The Tenant of Wildfell Hallby Anne Bronte, Herbert Rosengarten, Margaret Smith
Pub. Date: 12/28/1996
Publisher: Oxford University Press, USA
Anne, like her sisters Emily and Charlotte, published under a male pseudonym, Acton Bell, yet still this novel was scorned by many for its exposure of the abusive male chauvinism concealed, like all things sexual, during the Victorian Era. Just as she had to use a male pseudonym in order to be free to publish, as women authors were not yet deemed acceptable or… See more details below
Anne, like her sisters Emily and Charlotte, published under a male pseudonym, Acton Bell, yet still this novel was scorned by many for its exposure of the abusive male chauvinism concealed, like all things sexual, during the Victorian Era. Just as she had to use a male pseudonym in order to be free to publish, as women authors were not yet deemed acceptable or bankable, Helen Graham, the novel's protagonist and a battered wife, assumes an alias in order to gain freedom from her suffering and take up residence in Wildfell Hall, "the wildest and the loftiest eminence in our neighborhood," according to the tale's narrator. Like her sisters, Anne employs the atmosphere of the bleak Yorkshire moors and the presence of an old mansion to set the stage for a tragedy that reveals the secret violence in a society considered well-mannered, echoing the rough, cold, rugged gloom of the fictional Wildfell Hall and her family's own remote parsonage; narrating a story that Brontë scholar Margeret Lane remarked, "is so close to one of the tragedies in the sisters' own lives, that no perceptive reader can be indifferent to it."
- Oxford University Press, USA
- Publication date:
- Clarendon Edition of the Novels of the Brontes Series
- Product dimensions:
- 5.75(w) x 8.81(h) x 1.46(d)
Table of ContentsAcknowledgments
Anne Brontë: A Brief Chronology
A Note on the Text
The Tenant of Wildfell Hall
Appendix A: Writings by the Brontës
Appendix B: Contemporary Reviews
Appendix C: Women's Education
1. Mary Wollstonecraft, Introduction to A Vindication of the Rights of Woman (1792)
2. Mary Wollstonecraft, from A Vindication of the Rights of Woman (1792)
3. Hannah More, Strictures on the Modern System of Female Education (1799)
4. Sarah Lewis, Women's Mission (1839)
5. John Cowie, "Noble Sentiments on the Influence of Women" (1847)
Appendix D: Wives
1. Hannah More, from Coelebs in Search of a Wife (1808)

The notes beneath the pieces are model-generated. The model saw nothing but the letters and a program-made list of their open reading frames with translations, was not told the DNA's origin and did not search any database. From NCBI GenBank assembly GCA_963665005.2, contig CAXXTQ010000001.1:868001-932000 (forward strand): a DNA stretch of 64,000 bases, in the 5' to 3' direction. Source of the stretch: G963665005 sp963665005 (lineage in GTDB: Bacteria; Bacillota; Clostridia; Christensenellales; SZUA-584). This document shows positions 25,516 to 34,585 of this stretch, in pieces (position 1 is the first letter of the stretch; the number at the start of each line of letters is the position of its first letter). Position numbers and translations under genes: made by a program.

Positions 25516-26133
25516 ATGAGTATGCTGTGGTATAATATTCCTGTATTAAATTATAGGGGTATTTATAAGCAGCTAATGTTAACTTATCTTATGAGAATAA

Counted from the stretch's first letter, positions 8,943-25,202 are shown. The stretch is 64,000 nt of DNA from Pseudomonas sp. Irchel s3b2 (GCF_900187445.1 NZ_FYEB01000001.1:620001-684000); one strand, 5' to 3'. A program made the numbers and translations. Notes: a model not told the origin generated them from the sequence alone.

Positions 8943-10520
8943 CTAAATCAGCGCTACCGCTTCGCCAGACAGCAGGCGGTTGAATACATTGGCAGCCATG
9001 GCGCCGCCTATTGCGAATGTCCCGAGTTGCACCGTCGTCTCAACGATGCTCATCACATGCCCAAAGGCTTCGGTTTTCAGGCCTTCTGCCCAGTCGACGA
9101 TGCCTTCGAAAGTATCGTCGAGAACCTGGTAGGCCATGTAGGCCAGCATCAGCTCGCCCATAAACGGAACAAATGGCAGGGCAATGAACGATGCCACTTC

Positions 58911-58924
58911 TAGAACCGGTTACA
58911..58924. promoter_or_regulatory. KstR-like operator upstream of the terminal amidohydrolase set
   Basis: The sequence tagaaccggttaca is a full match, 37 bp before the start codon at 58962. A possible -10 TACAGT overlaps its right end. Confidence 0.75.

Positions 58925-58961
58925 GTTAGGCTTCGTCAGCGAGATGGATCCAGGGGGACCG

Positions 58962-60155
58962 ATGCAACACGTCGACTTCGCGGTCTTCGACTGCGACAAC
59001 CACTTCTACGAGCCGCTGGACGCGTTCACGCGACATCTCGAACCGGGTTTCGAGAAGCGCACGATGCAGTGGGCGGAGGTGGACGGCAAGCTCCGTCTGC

2. Caroline Norton, "A Letter to the Queen" 1855
Appendix E: Childrearing
Appendix F: Temperance
1. Joseph Entwistle, "On Drinking Spirits" (1804)
2. J.P. Parker, Lecture on Temperance and Slavery (1847)
3. Unsigned, "Temperance and Teetotal Societies" (1853)
Appendix G: Women and Art
1. Unsigned, "Let Us Join the Ladies," Punch (1857)
2. Ellen C. Clayton, English Female Artists (1876)
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Most Helpful Customer Reviews
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The complete text seems to be here, but it's so riddled with typos it's hard to enjoy, or even understand what was trying to be written. All, or nearly all, free versions available via Barnes & Noble seem to have this problem.
Having thoroughly read the works of both Charlotte and Emily Bronte; I have to say I don't understand the tendency to shun the works of Anne. Anne's novel shares many characteristics of her exaulted siblings. Anyone who likes the Jane Eyre and Wuthering Heights should enjoy this novel as well! I truly hope that Anne begins to regain her rightful place in the literary canon.
I thoroughly enjoyed this book. Anne Bronte has given the reader a view of her life. I watched the BBC Production of this novel on Masterpiece Theatre. Everyone should read the novel and see the movie!
This book was an excellent one. Having never attempted to read classic literature, I was caught by this book. The story was written as if Anne Bronte were writing the story about her own life, she demonstrates the hardships women in her time went through. The language is simple and the story not at all difficult to follow. Written to be clever instead of witty, the story comes to life in the diaries of the two main characters. A wonderful book!!!